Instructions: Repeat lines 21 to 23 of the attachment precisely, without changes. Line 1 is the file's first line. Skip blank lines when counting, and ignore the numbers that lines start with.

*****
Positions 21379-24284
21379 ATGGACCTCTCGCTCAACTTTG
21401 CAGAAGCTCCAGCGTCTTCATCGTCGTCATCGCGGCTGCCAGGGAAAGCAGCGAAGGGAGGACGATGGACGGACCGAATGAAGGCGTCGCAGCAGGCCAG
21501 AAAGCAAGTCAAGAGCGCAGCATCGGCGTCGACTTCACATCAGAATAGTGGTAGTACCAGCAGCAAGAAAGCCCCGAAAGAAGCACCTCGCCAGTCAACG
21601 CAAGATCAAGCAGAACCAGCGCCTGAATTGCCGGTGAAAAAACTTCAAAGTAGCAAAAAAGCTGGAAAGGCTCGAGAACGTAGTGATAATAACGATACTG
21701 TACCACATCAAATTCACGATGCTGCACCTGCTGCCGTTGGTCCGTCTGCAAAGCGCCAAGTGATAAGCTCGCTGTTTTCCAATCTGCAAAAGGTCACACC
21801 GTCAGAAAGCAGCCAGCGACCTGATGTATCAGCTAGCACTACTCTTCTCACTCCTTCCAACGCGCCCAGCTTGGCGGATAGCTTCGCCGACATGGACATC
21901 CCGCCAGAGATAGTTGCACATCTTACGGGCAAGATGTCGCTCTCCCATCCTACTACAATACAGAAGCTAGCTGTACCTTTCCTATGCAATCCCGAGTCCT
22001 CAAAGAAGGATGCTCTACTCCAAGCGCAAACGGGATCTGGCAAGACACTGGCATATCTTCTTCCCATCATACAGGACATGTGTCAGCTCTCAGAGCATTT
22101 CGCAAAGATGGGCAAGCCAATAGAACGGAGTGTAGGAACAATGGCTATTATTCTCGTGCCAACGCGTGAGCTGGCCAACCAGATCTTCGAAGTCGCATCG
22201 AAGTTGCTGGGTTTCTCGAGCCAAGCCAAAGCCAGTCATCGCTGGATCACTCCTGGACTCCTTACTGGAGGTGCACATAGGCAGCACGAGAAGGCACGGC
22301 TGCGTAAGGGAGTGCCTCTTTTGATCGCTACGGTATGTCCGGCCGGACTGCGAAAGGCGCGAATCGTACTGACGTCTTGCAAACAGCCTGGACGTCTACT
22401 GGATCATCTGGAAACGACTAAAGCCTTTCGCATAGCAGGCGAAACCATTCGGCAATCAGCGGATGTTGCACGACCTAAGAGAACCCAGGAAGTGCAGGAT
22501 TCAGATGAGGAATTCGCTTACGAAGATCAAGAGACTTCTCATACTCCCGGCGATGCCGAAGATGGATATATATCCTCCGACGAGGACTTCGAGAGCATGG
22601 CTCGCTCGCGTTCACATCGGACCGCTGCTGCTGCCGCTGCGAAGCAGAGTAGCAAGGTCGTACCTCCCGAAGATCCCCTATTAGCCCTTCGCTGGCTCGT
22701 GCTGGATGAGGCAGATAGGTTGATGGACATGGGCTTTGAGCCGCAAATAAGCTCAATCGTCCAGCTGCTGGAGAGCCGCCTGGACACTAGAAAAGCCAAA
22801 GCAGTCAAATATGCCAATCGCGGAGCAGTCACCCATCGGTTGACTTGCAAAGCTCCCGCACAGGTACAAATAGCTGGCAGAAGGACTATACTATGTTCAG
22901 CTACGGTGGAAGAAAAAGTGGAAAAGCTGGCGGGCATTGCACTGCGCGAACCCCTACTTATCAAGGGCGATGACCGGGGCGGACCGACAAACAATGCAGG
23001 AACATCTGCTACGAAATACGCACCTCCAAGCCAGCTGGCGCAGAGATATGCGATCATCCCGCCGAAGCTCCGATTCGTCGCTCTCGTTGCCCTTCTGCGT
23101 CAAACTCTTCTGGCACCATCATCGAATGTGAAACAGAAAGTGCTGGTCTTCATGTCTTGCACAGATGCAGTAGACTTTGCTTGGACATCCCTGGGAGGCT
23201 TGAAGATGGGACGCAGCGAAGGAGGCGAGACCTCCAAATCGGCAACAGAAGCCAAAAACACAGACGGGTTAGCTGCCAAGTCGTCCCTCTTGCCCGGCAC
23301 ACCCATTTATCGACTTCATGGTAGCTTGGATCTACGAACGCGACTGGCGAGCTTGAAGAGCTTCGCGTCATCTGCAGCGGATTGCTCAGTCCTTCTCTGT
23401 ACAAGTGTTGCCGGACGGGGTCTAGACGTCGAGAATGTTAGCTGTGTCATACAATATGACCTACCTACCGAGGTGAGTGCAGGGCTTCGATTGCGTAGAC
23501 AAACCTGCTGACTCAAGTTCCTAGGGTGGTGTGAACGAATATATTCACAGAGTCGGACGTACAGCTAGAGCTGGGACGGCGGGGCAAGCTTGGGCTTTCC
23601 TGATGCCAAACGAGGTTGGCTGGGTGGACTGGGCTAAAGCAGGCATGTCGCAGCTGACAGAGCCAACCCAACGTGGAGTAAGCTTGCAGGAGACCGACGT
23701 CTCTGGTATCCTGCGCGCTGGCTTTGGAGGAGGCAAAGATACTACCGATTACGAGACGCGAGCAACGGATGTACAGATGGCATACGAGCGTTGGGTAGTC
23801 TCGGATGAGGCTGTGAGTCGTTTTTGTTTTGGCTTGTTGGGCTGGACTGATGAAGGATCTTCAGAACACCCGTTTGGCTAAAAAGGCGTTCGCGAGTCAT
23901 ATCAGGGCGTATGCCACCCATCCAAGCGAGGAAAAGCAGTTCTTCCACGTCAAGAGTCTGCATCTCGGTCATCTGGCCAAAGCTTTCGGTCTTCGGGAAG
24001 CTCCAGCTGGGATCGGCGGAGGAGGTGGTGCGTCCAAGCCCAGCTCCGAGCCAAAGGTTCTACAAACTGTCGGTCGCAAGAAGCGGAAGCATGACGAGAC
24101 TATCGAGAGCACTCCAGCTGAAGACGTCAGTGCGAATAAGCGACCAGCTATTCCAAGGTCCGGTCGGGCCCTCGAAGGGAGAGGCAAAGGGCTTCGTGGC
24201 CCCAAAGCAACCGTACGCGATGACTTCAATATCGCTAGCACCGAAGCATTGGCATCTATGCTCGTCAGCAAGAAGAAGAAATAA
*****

23201 TGAAGATGGGACGCAGCGAAGGAGGCGAGACCTCCAAATCGGCAACAGAAGCCAAAAACACAGACGGGTTAGCTGCCAAGTCGTCCCTCTTGCCCGGCAC
23301 ACCCATTTATCGACTTCATGGTAGCTTGGATCTACGAACGCGACTGGCGAGCTTGAAGAGCTTCGCGTCATCTGCAGCGGATTGCTCAGTCCTTCTCTGT
23401 ACAAGTGTTGCCGGACGGGGTCTAGACGTCGAGAATGTTAGCTGTGTCATACAATATGACCTACCTACCGAGGTGAGTGCAGGGCTTCGATTGCGTAGAC